A Canadian pilot serving in the Royal Air Force was one of five U.K. servicemen and women honoured by Queen Elizabeth on Wednesday for their roles in operations in Afghanistan last year.

Flt. Lt. Christopher Hasler, 26, received the Distinguished Flying Cross for "displaying great courage and composure in a most demanding and high risk environment" on two occasions in Helmand province last July.

In the footage of the ceremony at Buckingham Palace, Hasler appears distinguished and respectful as he awaits his turn, then approaches and bows. The Queen then pins the medal on Hasler and they chat for a few moments before she shakes his hand. He then bows once more before striding away.

Hasler was born in Jasper, Alta. but was raised in Halifax. His parents now live in Ottawa. He has been with the RAF since 2000.

In the first incident where he demonstrated bravery, Hasler was supporting a combat operation against the Taliban in the Sangin area on July 7, according to a U.K. government news release.

"Delivering stores and troops he landed in a site surrounded on three sides by buildings and to allow another aircraft into the site was required to position the spinning rotor blades just above a single story rooftop -- any error would have almost certainly resulted in catastrophic damage to the aircraft."

Hasler was carrying five crew members and several paratroopers when he performed the risky manoeuvre that brought the choppers' rotors within 15 centimetres of the building, in order to provide better cover for the troops facing enemy fire.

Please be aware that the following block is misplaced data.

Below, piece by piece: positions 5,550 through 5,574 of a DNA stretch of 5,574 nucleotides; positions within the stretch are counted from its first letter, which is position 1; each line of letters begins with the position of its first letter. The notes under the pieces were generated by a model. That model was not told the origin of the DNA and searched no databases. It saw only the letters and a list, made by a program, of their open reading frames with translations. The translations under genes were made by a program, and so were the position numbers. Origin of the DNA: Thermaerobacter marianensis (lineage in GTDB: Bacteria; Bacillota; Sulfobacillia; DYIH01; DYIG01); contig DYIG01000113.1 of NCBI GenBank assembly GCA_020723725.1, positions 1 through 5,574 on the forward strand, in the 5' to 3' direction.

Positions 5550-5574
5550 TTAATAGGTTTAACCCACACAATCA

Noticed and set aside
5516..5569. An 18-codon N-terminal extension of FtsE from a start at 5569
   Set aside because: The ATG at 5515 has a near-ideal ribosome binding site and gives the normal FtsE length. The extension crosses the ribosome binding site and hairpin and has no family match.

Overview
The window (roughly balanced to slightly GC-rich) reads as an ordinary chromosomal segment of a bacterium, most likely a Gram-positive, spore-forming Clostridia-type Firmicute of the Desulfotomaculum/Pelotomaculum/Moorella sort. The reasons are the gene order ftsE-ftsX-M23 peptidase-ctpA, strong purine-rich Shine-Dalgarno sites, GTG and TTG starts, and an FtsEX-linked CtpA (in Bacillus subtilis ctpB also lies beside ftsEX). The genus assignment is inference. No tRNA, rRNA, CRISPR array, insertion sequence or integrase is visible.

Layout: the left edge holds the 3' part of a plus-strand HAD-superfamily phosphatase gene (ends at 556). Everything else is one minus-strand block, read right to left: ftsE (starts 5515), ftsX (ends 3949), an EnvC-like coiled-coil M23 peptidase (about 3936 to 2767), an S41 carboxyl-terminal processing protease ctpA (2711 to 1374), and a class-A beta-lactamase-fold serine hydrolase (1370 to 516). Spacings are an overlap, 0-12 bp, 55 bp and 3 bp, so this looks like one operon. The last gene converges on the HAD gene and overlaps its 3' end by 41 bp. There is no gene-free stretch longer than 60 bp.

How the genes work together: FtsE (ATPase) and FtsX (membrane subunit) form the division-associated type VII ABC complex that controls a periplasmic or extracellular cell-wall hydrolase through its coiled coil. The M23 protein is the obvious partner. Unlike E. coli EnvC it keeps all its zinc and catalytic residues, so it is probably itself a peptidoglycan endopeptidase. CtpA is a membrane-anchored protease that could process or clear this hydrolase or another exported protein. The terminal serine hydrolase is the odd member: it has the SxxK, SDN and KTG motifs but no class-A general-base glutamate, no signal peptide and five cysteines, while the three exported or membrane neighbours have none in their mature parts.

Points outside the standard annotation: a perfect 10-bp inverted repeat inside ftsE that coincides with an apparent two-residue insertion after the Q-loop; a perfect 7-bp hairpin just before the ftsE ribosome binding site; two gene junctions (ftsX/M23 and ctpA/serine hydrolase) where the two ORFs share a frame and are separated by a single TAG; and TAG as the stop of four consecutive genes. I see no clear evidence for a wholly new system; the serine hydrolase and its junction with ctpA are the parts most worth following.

One week later on July 14, he once again demonstrated courage under fire.

With Taliban small arms fire and rocket-propelled grenades flying all around, he landed a Chinook helicopter under extreme circumstances to deliver supplies and troops to an ongoing battle in Afghanistan.

"Hasler demonstrated tremendous bravery and commitment when skillfully landing his aircraft while under small arms and rocket-propelled grenade attack thus allowing troops to disembark and reinforce other ground troops already under significant threat from Taliban forces," stated the news release.

Hasler's dream of becoming a helicopter pilot began in Grade 9 when he job-shadowed a Canadian Forces Sea King pilot, according to reports.

After being rejected by the Canadian Forces for undisclosed reasons, Hasler spent two years studying international relations at Mount Allison University in New Brunswick.

He then joined the RAF in 2000, eventually serving in Iraq, and then Afghanistan.